Apple, Fitbit, Johnson & Johnson to Participate in FDA’s Digital Health Pilot Program


Posted September 27, 2017

Nine technology and device companies, including several well-known names, have been selected to participate in a Food and Drug Administration (FDA) pilot program intended to fast-track health software. By focusing on assessing the makers of software, not individual products, the FDA said it hopes to streamline the review process to help bring digital health products to market faster.

"We need to modernize our regulatory framework so that it matches the kind of innovation we’re being asked to evaluate, and helps foster beneficial technology while ensuring that consumers have access to high-quality, safe, and effective digital health devices,” FDA Commissioner Scott Gottlieb said in a statement. “These pilot participants will help the agency shape a better and more agile approach toward digital health technology."

According to the FDA, more than 100 companies applied to be part of the precertification (Pre-cert) program, but just nine were selected based on factors such as company size, demonstrated record of quality and organizational excellence, clinical focus area, and the risk profile of the product. The selected companies are:

  • Apple, based in Cupertino, CA
  • Fitbit, based in San Francisco, CA
  • Johnson & Johnson, based in New Brunswick, NJ
  • Pear Therapeutics, based in Boston, MA
  • Phosphorus, based in New York, NY
  • Roche, based in Basel, Switzerland
  • Samsung, based in Seoul, South Korea
  • Tidepool, based in Palo Alto, CA
  • Verily, the life sciences arm of Google parent Alphabet Inc., based in Mountain View, CA

“The number of applicants speaks to the significant impact this approach could have on facilitating timely advancement of software that has the potential to benefit health,” said Bakul Patel, associate director for digital health in the FDA’s Center for Devices and Radiological Health. “The diversity of the Pre-cert pilot program participants means that we will receive a variety of input on how the industry defines organizational excellence and other key performance indicators. This feedback will be invaluable as we progress through the pilot and onto the next stages of digital health oversight.”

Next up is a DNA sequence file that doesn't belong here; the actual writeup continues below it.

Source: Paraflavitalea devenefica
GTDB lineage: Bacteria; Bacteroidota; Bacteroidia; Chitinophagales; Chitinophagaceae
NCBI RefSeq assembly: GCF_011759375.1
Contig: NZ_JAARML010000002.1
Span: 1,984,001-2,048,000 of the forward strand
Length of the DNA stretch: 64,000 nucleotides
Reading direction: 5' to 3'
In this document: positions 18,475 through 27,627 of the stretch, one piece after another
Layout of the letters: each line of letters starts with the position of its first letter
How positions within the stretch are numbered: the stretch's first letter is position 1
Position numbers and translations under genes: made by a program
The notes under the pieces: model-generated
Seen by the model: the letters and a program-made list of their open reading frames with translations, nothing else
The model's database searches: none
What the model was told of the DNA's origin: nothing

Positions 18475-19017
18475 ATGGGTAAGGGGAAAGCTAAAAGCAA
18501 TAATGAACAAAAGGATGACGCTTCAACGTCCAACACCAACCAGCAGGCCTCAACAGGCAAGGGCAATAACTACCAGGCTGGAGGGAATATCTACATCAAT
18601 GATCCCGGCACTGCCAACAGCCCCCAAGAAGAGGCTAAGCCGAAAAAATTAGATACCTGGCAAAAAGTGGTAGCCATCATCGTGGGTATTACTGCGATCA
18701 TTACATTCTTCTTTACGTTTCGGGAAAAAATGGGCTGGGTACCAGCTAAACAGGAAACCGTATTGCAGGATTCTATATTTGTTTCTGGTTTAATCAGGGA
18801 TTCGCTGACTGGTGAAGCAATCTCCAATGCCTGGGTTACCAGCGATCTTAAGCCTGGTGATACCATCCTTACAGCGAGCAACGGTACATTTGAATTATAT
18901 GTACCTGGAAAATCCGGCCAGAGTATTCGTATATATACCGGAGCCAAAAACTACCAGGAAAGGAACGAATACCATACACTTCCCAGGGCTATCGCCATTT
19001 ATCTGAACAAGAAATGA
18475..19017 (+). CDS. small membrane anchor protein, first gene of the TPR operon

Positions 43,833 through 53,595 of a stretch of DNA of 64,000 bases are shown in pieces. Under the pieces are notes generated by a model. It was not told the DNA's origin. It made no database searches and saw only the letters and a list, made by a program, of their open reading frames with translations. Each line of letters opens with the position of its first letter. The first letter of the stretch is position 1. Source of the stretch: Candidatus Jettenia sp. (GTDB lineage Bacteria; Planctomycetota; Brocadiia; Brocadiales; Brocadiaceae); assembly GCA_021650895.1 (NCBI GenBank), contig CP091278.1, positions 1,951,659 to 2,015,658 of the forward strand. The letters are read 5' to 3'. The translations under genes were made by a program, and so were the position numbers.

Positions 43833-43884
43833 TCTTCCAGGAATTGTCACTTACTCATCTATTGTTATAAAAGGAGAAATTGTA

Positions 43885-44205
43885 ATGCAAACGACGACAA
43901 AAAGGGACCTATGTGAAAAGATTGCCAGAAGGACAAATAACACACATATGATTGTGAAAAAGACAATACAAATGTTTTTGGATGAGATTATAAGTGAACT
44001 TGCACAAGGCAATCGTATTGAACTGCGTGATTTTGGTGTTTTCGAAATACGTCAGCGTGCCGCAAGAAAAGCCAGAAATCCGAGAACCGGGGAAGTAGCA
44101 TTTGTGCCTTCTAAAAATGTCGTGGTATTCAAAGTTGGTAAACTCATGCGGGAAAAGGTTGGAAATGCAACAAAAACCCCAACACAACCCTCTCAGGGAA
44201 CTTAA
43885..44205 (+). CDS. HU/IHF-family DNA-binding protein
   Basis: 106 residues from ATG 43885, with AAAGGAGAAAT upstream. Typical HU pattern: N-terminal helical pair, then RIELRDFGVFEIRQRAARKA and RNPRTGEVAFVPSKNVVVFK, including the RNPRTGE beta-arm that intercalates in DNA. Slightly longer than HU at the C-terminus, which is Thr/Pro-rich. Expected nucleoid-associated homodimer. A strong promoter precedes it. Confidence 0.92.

As part of the pilot, participants have agreed to provide access to measures they currently use to develop, test, and maintain their software products, including the collection of postmarket data. Participants also agreed to provide information about their quality management system and allow site visits by FDA staff.

“The goal of our new approach is for FDA to—after reviewing systems for software design, validation, and maintenance—determine whether the company meets the necessary quality standards and precertify the company. Precertified companies could submit less information to us than is currently required before marketing a new digital health tool. In some cases, precertified companies could not submit a premarket submission at all,” Gottlieb wrote on the FDA blog when the program was announced in July.

The FDA intends to solicit feedback from the nine selected participants―as well as from industry, stakeholder groups, and the public―throughout the pilot process, including a public workshop scheduled for January.